Ubuntu: Redirect filtered output to file



Question:

I redirect my output into a file and I get something like this:

|  id  | code | color_code |   -------+------+------------+  |11A00B|  15  | 9129102    |  |11A00C|  16  | 9129103    |  (2 rows)    |  id  | code | color_code |   -------+------+------------+  |11B00B|  25  | 9129152    |  |11B00C|  36  | 9129162    |  (2 rows)    |  id  | code | color_code |   -------+------+------------+  |11C00B|  22  | 9129107    |  |11C00C|  9   | 9129108    |  (2 rows)  

How can I convert it into csv style like:

|  id  | code | color_code |   |11A00B|  15  | 9129102    |  |11A00C|  16  | 9129103    |  |11B00B|  25  | 9129152    |  |11B00C|  36  | 9129162    |  |11C00B|  22  | 9129107    |  |11C00C|  9   | 9129108    |  

To get the first file the loop runs and starts sql scripts. All I do is simply > file. But I have no control over the loop. Probably info can already be filtered during the iteration. But this is rather doubtful.


Solution:1

awk:

awk 'NR==1; /^\|[0-9]/'  
  • The default action in awk is to print the record

  • NR==1 matches the first record (line)

  • /^\|[0-9]/ matches any record starting with | followed by a digit

Example:

% cat file.txt                      |  id  | code | color_code |   -------+------+------------+  |11A00B|  15  | 9129102    |  |11A00C|  16  | 9129103    |  (2 rows)    |  id  | code | color_code |   -------+------+------------+  |11B00B|  25  | 9129152    |  |11B00C|  36  | 9129162    |  (2 rows)    |  id  | code | color_code |   -------+------+------------+  |11C00B|  22  | 9129107    |  |11C00C|  9   | 9129108    |  (2 rows)    % awk 'NR==1; /^\|[0-9]/' file.txt  |  id  | code | color_code |   |11A00B|  15  | 9129102    |  |11A00C|  16  | 9129103    |  |11B00B|  25  | 9129152    |  |11B00C|  36  | 9129162    |  |11C00B|  22  | 9129107    |  |11C00C|  9   | 9129108    |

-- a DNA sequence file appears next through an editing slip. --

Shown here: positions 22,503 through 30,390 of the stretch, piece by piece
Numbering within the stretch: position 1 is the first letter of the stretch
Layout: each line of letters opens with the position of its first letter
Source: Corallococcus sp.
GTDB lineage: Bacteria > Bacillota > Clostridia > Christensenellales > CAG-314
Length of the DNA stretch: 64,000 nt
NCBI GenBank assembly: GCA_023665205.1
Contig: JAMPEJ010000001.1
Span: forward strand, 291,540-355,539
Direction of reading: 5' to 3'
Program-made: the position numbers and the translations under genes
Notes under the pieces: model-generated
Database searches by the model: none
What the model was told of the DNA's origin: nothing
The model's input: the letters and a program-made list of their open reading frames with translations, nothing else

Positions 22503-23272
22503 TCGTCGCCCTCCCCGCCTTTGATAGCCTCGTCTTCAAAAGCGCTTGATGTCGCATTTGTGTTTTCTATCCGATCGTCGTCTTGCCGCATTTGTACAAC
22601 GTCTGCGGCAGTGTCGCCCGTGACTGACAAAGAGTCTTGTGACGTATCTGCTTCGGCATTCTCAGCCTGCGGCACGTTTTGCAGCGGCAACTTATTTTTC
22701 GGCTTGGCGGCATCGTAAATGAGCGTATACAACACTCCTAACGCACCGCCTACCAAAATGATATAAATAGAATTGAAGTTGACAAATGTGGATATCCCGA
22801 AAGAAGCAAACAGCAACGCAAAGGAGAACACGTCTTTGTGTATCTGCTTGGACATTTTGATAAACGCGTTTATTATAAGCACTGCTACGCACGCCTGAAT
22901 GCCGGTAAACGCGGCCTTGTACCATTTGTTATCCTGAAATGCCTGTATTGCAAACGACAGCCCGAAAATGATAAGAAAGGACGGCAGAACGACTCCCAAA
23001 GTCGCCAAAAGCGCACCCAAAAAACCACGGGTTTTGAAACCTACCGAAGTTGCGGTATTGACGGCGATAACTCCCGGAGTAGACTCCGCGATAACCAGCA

Solution:2

You can pipe your output through this sed command:

sed '1p;/^|/!d;/^|\s*id/d'  

Explanation:

  • The expression 1p just echoes the first line.
  • The expression /^|/!d removes any line not beginning with |.
  • The expression /^|\s*id/d removes any line beginning with |, then some (or none) whitespace characters followed by id. We have already printed our header using the first expression, so it is OK that this expression discards it now.


Solution:3

You can use sed to print only the stuff you want

sed -n '1p; /^|[0-9]/p' file  

Explanation

-n don't print anything until we ask for it
1p print the first line
^|[0-9]/p print the line if it starts with | followed by a number


Solution:4

Here is a little perl script you can use for this:

#!/usr/bin/perl  use strict;  use warnings;    my$file="file.txt";    open(IN,"<",$file);   my$head=<IN>;   print $head;   while(<IN>)  {    print $_ if $_=~/^\|\S+/;  }   close IN;  

This will print the first line of your input file as header and then loop over the rest of the file and print the content lines.

Note:

I am assuming here that your content rows always start with a pipe symbol, followed by one ore more non-whitespace characters (|\S+). Please leave me a comment if that is not the case, then I can adjust the regex.


Solution:5

your_command | grep "|"  

will get rid of those (2 rows) and empty line. You can add another grep -v "id" which will remove all headers, then you just need to add one header with echo command to the beginning.


Solution:6

How about this little shell-script? It uses user596137's answer with grep and writes the output in that file

#!/bin/bash    FILE=$1  FIRST_LINE=`head -n1 ${FILE}`  INPUT=`cat ${FILE} | grep "|" | grep -v "id"`    echo "$FIRST_LINE" > $FILE; echo "$INPUT" >> $FILE  

Save that script and grant execution permission to it. This script needs a file name as the first parameter.


Note:If u also have question or solution just comment us below or mail us on toontricks1994@gmail.com
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